Advertisement

Global COVID-19 deaths top 2 million

Masked pedestrians pass a sign about COVID-19 vaccinations at the nearby Jacob K. Javits Convention Center in New York City. The convention center, which was used as a field hospital last spring in the early weeks of the pandemic, is now a large vaccine distribution center. Photo by John Angelillo/UPI
Masked pedestrians pass a sign about COVID-19 vaccinations at the nearby Jacob K. Javits Convention Center in New York City. The convention center, which was used as a field hospital last spring in the early weeks of the pandemic, is now a large vaccine distribution center. Photo by John Angelillo/UPI | License Photo

Jan. 15 (UPI) -- Global deaths from COVID-19 surpassed 2 million Friday as the United States continues to face a surge in new cases and deaths, according to data from Johns Hopkins University.

The official death count includes only confirmed deaths, and experts say the actual toll could be much higher.

Advertisement

New cases and deaths in the United States on Thursday were almost identical to the high figures that were recorded a day earlier. There were 235,300 new cases nationwide on Thursday, according to scientists tracking the pandemic at the research university -- an increase of about 5,000 cases over Wednesday.

There were also an additional 3,900 coronavirus deaths in the United States on Thursday, the data show -- almost the same number reported the previous day.

RELATED Biden plan for COVID-19 vaccine doses won't cause shortages, official says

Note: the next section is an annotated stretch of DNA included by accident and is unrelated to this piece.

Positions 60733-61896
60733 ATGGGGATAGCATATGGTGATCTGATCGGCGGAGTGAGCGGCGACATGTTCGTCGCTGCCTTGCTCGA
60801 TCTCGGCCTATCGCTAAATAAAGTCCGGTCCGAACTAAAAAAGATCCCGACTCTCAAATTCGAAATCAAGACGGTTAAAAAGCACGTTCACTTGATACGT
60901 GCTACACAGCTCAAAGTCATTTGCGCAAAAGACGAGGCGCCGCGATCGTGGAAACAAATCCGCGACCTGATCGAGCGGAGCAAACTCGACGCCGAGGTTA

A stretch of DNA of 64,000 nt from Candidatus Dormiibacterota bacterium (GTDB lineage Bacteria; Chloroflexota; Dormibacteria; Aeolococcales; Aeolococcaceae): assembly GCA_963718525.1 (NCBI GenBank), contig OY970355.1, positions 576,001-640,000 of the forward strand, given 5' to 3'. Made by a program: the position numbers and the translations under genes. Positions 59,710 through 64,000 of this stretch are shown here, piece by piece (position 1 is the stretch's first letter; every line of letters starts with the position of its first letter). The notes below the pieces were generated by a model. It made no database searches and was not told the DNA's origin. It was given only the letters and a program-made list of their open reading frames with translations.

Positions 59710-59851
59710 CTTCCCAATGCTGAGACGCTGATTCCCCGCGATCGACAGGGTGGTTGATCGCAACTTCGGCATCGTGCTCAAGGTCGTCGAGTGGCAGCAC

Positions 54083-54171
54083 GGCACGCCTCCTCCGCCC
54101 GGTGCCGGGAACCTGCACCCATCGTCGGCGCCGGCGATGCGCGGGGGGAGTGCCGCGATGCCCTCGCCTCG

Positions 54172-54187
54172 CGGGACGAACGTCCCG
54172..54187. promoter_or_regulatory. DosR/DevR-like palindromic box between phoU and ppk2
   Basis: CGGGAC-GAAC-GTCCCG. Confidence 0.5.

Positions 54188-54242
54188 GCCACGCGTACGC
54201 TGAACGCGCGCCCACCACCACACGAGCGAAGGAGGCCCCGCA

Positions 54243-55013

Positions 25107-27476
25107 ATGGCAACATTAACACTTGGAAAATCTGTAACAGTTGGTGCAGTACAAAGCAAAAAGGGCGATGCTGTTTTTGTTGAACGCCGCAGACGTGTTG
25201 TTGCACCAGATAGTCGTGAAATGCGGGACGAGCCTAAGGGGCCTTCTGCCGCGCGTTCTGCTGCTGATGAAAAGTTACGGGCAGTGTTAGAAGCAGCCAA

In the past three days alone, there have been 12,500 COVID-19 deaths nationwide. Since the start of 2021, more than 50,000 patients have died in the United States.

Since the beginning of the pandemic a year ago, there have been 23.4 million coronavirus cases and about 390,650 related deaths.

President-elect Joe Biden was expected to expand on his plan Friday to better distribute the vaccines.

Advertisement
RELATED Pope Francis, Pope Emeritus Benedict receive COVID-19 vaccine

The national effort under the Trump administration, Operation Warp Speed, has been criticized as unorganized and too slow. Outgoing Health and Human Services Secretary Alex Azar said in December the administration's goal was to vaccinate 20 million Americans by the end of 2020. Only about half of that figure has been achieved two weeks into 2021.

To date, the government has distributed more than 30 million doses of COVID-19 vaccine and healthcare providers have given the initial shot to 11.2 million people in the United States, according to the Centers for Disease Control and Prevention.

Biden said Thursday night that his administration plans to accomplish 100 million inoculations by the 100th day of his presidency, which is the end of April.

RELATED U.S. military base in Seoul reports multiple COVID-19 cases

Xavier Becerra, Biden's nominee to take over for Azar, told MSNBC Friday that a critical part of the plan is to coordinate among federal, state and local officials.

"They have to be the ones that do it on the ground, and so we have to coordinate," he said. "It's a matter of working together.

"I think what we'll do is, we'll find that the locals will step up. They're asking, we want to deliver."

Advertisement

NBC News reported Thursday that Biden's team has only recently been allowed by the Trump administration to start receiving key vaccine data, and still hadn't been given access to the Defense Department's vaccination plans.

In other COVID-19 news:

Latest Headlines